Tag: business

Finding Financial Confidence

As COVID continues and stimulus checks remain unpredictable, it is more important than ever to find financial stability and security. DeLynn Zell, CEO of Bridgeworth Financial, gave a detailed presentation last month on how to control personal finances during the COVID crisis. Some of her suggestions include creating a budget, establishing savings, and making a financial plan. 

Unfortunately, women have historically earned less than men. “Women are three times as likely as men to say they can’t afford to save for retirement and have significantly lower rates of financial literacy. Women also make up the majority of caregivers, and are three times more likely than men to quit their jobs to care for a family member.” Despite men spending more time working from home, women are still bearing the brunt of the labor. According to Forbes, mother’s work hours fell four times as much as father’s in April, widening the already existing gender gap. Most men worked the same amount of hours, but women were expected to take on additional caregiving and homeschooling responsibilities. The future remains uncertain, but women across the country are finding unique ways to support each other. 

Here are some ways women are gaining strength:

  1. Being vulnerable. “Talking about and sharing more stories about the success of women who took chances, made missteps and still ended up on top are vital to helping more women go after their dreams and not be so focused on seeking perfection,” said Sarah Kauss, Founder & CEO of S’Well. Mentoring relationships are a great way to swap stories and bring encouragement.
  2. Improving emotional intelligence. According to the US Senate Committee on Small Business & Entrepreneurship, “Investors ask men about opportunity and the potential for gains while women are questioned about the potential for losses.” Reframing challenges and gaining confidence can help narrow the gap. Jean Ann Larson, Chief Leadership Development Officer at UAB, gave an insightful presentation on the role of emotions in the workplace.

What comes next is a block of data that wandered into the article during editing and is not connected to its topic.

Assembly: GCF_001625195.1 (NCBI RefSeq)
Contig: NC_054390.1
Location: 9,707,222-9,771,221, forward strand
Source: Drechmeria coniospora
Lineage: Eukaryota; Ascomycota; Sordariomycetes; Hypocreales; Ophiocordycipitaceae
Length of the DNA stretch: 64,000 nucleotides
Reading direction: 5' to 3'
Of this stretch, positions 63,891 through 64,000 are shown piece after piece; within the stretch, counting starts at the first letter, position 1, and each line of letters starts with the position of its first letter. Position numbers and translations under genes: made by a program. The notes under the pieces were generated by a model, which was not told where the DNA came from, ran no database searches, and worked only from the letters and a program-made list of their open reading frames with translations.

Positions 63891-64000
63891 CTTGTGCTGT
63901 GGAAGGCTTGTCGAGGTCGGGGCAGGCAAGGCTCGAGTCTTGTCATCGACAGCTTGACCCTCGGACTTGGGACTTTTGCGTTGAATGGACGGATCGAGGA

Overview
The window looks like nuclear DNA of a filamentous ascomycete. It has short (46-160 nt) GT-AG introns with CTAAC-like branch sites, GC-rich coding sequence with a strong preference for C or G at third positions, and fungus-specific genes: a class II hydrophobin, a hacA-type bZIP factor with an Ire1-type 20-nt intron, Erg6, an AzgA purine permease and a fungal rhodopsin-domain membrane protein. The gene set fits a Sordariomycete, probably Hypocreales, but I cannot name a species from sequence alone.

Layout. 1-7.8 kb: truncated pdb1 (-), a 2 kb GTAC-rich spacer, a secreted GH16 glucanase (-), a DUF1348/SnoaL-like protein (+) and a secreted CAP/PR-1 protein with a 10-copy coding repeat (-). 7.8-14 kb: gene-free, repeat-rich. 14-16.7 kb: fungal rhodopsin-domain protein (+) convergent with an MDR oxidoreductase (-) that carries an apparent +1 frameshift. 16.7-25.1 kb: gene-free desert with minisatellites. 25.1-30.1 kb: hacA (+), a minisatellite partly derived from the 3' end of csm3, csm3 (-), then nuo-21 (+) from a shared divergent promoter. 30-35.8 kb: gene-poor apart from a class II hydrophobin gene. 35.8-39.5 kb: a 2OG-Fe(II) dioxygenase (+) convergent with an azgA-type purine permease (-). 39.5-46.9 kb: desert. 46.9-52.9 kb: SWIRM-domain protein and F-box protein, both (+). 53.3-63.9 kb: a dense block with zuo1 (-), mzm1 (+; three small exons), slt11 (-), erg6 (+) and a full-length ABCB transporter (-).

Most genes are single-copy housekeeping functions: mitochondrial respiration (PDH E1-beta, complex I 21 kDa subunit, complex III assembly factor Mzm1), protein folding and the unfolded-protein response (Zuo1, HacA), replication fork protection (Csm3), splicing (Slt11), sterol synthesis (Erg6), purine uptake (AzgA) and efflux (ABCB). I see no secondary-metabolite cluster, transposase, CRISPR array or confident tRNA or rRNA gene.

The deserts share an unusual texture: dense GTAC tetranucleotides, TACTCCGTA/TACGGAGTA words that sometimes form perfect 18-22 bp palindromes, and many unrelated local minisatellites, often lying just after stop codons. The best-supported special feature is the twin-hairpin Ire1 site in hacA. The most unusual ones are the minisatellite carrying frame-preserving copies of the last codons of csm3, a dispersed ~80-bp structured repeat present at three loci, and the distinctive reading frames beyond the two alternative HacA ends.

3. Speaking up. “College-educated women make about 90% as much as men at age 25, but only 55% as much at age 45.” Of Momentum’s Alumni, 79% agreed or strongly agreed that Momentum had a positive influence on their attitude to negotiate in the workplace. Delphine Carter, Founder of Boulo Solutions, works every day to help women find new careers. Her advice on achieving professional goals is for women to proudly share their accomplishments in a comfortable way, allow themselves to be whomever they want and, as importantly, learn to support each other on that journey.

Petite Can Mean Powerful

Deborah Boswell, long-time President of Professional Speech Services of Alabama, spoke at last week’s Intentional Tuesdays event about the power of your voice. As a woman who measures over five feet tall on a good day, I was ready for this presentation with my trusty pen to take notes. Deborah mentioned some key takeaways that you probably haven’t heard before. Here’s the rundown:

  • Focus on your breath. You don’t have to scream to be loud! Try to talk from your diaphragm instead of your throat or chest to command the room.
  • When you’re nervous, you probably have shallow breath. Take some deep inhales and exhales before a presentation. Personally, I listen to a Lizzo song or some words of encouragement from Brene Brown. You can view some more mindfulness resources here.
  • First impressions count. Think about your posture and what you’re wearing. I have been moved mid-presentation because multiple people thought I was breaking out in hives. Turns out, I was just nervous, so now I wear a turtleneck.
  • Be concise. No one likes a long meeting that could have been summed up in a quick email. Executives don’t have a lot of time on their hands, and the average person’s attention span, according to research by Microsoft, is shorter than eight seconds. That’s less than a goldfish.
  • BLUF. Don’t bluff, but keep the Bottom Line Up Front. Capture their attention at the beginning so they stay with you for important information.
  • Conjunction junction, what’s your function? Diluting clarity, according to Deborah. Break up your sentences.
  • If you are the expert, behave like the expert! Stay confident; you’ve got this.

Wish you hadn’t missed Deborah’s presentation? Want to watch it again? Check out our new Youtube channel for her presentation and others!